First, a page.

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NASA Explores Making Planets Right Here On Earth

May 7, 2014
By Sandra Jontz
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  • Scientists will use the new capability to study the formation of interstellar grains in the outflow of carbon stars.
     Scientists will use the new capability to study the formation of interstellar grains in the outflow of carbon stars.
  • Ames engineers and scientists have equipped COSmIC with a custom-built, time-of-flight mass spectrometer (TOFS), an ultra-sensitive device that detects the mass of matter at the molecular level.
     Ames engineers and scientists have equipped COSmIC with a custom-built, time-of-flight mass spectrometer (TOFS), an ultra-sensitive device that detects the mass of matter at the molecular level.

NASA scientists at Ames Research Center in Moffett Field, California, reproduced the processes that occur in the atmosphere of a red giant star and lead to the formation of planet-forming interstellar dust.


At Ames, scientists use a specialized facility called the Cosmic Simulation Chamber (COSmIC) to recreate and study dust grains similar to those that form in the outer layers of dying stars. The research can help them understand the composition and evolution of the universe and creation of planets, to include Earth-like planets, according to a news statement.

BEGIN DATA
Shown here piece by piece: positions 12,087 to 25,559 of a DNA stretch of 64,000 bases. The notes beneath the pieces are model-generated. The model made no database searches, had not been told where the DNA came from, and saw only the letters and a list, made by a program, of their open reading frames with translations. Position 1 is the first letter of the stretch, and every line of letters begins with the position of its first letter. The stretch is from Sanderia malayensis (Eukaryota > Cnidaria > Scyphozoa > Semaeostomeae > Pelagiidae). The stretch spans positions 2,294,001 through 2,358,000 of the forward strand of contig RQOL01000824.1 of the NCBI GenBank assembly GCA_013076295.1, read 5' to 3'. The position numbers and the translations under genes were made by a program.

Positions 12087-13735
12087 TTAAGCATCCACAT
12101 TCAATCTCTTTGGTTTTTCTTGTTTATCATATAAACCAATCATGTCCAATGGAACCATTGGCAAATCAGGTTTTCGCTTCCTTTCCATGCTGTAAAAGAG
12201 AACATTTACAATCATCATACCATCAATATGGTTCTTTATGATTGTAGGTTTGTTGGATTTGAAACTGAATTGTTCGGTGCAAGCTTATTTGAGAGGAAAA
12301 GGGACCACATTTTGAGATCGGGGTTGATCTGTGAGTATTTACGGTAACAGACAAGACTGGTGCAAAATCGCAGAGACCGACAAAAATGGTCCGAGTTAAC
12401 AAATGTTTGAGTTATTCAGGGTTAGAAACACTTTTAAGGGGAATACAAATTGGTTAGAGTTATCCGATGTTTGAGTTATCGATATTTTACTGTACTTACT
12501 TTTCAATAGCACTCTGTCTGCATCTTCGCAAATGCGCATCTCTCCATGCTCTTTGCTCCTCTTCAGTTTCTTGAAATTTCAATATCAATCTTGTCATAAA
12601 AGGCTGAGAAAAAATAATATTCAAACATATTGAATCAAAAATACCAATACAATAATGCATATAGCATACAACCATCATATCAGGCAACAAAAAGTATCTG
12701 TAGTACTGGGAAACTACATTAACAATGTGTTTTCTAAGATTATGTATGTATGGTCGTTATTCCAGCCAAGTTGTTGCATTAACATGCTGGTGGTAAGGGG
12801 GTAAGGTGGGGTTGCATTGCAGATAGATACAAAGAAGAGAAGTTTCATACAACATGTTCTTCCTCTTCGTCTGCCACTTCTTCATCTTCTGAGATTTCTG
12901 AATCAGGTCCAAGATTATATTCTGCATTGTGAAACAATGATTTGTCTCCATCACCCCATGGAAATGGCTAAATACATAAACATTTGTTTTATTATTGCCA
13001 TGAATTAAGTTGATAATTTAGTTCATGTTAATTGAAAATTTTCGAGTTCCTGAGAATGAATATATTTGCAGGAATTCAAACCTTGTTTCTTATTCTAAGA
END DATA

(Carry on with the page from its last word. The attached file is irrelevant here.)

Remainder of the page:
"The harsh conditions of space are extremely difficult to reproduce in the laboratory and have long hindered efforts to interpret and analyze observations from space," Farid Salama, project leader and a space science researcher at Ames, says. "Using the COSmIC simulator, we can now discover clues to questions about the composition and the evolution of the universe, both major objectives of NASA's space research program."


After a life cycle spanning millions of years, dust grains can lead to the formation of planets. Until the COSmIC, scientists could not simulate space conditions in a gaseous state, and because conditions in space are vastly different from those on Earth, it is challenging to identify extraterrestrial materials. COSmIC's chamber recreates extreme conditions of space where interstellar molecules and ions float in a vacuum at densities that are billionths of Earth’s atmosphere, and average temperatures can be less than -270 degrees Fahrenheit.


"This type of new research truly pushes the frontiers of science toward new horizons and illustrates NASA's important contribution to science," says Cesar Contreras of the Bay Area Environmental Research (BAER) Institute and a research fellow at Ames. Scientists' work is funded through the Laboratory Astrophysics Carbon-in-the-Galaxy consortium program, an element of the Astrophysics Division's Astrophysics Research and Analysis program in NASA's Science Mission Directorate at NASA Headquarters in Washington, D.C.

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